3. Create an Action Plan

Once you’ve determined your secondary goals, you can then give yourself a set plan to help you develop towards those goals. When I say “set”, I just mean your plan is something you are striving to accomplish on a weekly basis. You still have to have a bit of flexibility with it because sometimes life throws curve balls your way that can interfere with your plan. Don’t beat yourself up over it, and just try to get back into the rhythm of it the following week. Here is my action plan for achieving my goals:

To get my stunt fight “reactions” to a consistent, professional level, I will do the following:

  • Stretch my neck and shoulder muscles at least 2x a day to make them more pliant for hit reactions.
  • Practice my set of head and body hit reactions at least 2x a day.
  • Film my set of head and body reactions at least once a week so I can see my progress.

To improve my ability to learn, retain, and perform fight choreography, I will do the following:

  • Practice creating and performing choreographed fights at least 2x per week, either at the gymnastics gym with other stunt performers or at my dojo with my students.
  • Film at least one choreographed fight per week so I can see my progress.

To get my basic head-level kicks to a consistent, professional level for stunt work, I will do the following:

  • Practice 10 roundhouse kicks, 10 side kicks, 10 axe kicks, and 10 hook kicks with each leg 4x per week on B.O.B. or with kicking targets.
  • Stretch my hamstrings and adductors 2x a day to make them more pliant for high kicks.

To create a demo reel that demonstrates my ability to do all of the above, as well as my falling skills, I will do the following (once I’ve achieved my first 3 secondary goals):

  • Film myself doing a choreographed MMA fight sequence with a fellow stunt performer.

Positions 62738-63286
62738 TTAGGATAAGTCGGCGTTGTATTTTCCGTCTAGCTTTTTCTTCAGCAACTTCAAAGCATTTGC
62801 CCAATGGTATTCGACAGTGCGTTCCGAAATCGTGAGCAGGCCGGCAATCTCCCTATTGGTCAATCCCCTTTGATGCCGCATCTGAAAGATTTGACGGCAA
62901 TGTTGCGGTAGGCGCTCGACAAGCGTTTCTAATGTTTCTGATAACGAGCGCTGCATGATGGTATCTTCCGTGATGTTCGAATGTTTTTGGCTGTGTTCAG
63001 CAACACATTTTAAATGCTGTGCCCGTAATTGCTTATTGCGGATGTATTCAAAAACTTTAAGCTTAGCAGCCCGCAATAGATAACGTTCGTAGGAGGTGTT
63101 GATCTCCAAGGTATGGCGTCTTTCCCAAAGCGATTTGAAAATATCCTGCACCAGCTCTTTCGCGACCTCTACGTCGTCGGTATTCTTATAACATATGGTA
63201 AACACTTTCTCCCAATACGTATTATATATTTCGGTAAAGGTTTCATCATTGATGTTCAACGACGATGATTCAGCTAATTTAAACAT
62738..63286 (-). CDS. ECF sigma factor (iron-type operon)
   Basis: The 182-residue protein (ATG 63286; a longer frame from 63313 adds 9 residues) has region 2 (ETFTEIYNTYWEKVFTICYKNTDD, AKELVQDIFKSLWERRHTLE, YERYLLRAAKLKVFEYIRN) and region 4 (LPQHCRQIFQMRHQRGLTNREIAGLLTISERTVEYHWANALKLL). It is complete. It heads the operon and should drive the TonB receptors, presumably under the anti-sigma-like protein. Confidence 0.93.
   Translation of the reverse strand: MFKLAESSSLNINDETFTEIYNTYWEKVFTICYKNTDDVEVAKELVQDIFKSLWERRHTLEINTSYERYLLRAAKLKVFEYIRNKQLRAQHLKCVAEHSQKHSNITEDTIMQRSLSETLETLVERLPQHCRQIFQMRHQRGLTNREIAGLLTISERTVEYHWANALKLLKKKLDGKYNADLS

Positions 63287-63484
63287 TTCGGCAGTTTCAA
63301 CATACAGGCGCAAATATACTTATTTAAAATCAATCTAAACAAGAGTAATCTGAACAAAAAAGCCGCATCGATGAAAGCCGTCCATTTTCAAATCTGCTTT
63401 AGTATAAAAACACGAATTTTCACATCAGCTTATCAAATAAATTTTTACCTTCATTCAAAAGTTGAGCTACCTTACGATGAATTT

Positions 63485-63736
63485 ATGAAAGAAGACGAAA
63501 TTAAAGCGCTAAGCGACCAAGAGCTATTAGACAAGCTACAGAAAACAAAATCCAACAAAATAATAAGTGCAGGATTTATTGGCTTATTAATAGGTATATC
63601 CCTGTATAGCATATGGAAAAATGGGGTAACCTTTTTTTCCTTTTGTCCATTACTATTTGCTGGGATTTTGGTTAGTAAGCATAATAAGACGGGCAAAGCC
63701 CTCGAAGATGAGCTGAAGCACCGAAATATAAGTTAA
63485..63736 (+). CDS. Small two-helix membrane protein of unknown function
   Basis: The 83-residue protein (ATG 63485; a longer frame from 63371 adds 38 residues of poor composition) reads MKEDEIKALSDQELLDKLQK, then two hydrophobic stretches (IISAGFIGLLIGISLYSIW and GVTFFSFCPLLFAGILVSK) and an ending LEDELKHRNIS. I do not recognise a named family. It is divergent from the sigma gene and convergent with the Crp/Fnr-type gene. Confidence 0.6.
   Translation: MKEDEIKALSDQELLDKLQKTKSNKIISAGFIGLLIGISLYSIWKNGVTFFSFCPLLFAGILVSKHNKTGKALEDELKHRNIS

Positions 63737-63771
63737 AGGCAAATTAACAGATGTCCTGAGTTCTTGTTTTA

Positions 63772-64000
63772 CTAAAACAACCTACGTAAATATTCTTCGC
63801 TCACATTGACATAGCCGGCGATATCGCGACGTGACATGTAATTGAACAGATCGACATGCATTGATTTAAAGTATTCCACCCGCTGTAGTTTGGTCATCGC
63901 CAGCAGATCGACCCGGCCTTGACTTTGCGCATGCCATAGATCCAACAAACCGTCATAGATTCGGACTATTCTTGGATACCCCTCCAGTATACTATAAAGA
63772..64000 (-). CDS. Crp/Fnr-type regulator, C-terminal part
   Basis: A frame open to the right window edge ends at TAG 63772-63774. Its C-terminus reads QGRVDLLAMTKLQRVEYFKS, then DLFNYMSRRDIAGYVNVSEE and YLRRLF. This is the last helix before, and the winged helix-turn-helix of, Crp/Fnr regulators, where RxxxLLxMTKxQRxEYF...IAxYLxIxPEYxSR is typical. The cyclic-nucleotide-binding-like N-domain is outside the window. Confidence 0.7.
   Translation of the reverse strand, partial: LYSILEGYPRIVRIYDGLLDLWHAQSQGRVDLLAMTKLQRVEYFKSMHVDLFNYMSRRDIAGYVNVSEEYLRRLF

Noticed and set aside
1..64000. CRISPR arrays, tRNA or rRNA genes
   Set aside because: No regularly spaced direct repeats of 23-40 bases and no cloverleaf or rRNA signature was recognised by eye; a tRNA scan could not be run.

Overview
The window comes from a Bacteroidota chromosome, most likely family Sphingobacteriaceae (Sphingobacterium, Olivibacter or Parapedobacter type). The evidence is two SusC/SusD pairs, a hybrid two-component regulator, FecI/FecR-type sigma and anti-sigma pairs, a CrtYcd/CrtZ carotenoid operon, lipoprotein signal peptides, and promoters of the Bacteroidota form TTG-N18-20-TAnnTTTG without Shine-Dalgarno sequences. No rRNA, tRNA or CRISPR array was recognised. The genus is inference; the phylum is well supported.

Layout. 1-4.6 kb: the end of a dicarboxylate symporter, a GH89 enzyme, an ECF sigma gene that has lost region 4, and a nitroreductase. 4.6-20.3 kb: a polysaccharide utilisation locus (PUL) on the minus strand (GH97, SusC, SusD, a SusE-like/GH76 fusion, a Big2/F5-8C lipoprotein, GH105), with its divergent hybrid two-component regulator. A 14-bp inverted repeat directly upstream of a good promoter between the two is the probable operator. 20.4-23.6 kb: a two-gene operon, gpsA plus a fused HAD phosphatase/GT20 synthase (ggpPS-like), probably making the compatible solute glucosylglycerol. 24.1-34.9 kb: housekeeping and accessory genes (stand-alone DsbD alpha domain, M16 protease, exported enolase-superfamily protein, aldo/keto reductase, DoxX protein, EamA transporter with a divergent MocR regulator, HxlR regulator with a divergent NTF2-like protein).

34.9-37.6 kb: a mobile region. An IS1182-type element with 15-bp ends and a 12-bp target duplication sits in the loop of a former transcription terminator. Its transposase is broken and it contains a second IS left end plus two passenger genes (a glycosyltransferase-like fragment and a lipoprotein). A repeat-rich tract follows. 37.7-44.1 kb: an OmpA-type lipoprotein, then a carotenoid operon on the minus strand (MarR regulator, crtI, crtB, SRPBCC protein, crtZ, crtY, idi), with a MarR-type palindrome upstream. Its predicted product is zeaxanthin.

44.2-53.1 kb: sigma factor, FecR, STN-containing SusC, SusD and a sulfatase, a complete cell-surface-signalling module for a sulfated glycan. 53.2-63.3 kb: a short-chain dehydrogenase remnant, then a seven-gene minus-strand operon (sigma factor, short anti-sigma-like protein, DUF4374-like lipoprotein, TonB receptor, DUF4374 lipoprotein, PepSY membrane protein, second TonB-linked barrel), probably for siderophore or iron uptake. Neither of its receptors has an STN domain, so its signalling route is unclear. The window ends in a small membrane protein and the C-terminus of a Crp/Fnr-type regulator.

• Film myself doing a dynamic, choreographed fight sequence with multiple stunt performers.
  • Film myself doing a variety of police-style joint locks, weapon disarms and handcuffing techniques.
  • Film myself doing one really dramatic fall (end-over from a bicycle?).
  • Edit together all of the above as well as some previous footage I’ve already filmed to create a stunt demo reel.

Tracking Your Progress

Once you’ve written out your primary and secondary goals, as well as your action plan for achieving them, it’s just a matter of staying on target with your plan. Each week review how you did on all fronts, taking note of things you may not have managed to do that week so you can make more an effort to include those activities in the week to come. Pat yourself on the back when you stay on track with your plan, and of course, when you achieve the goals you set for yourself. It’s important to celebrate your milestones and enjoy your achievements, because isn’t that supposed to be the point anyway?

I’d also like to emphasize here that you don’t really need to do all this to be successful in the martial arts. Ultimately, if you get your butt on the mats and keep doing so regularly over the long term, you can’t help but develop. And many people prefer to do it this way. But, if you really want to achieve something specific, sometimes laying it out helps.

Now to you. Do you set goals and make action plans for yourself to achieve them? If so, in what ways has it helped you. Please feel free to share in the comments.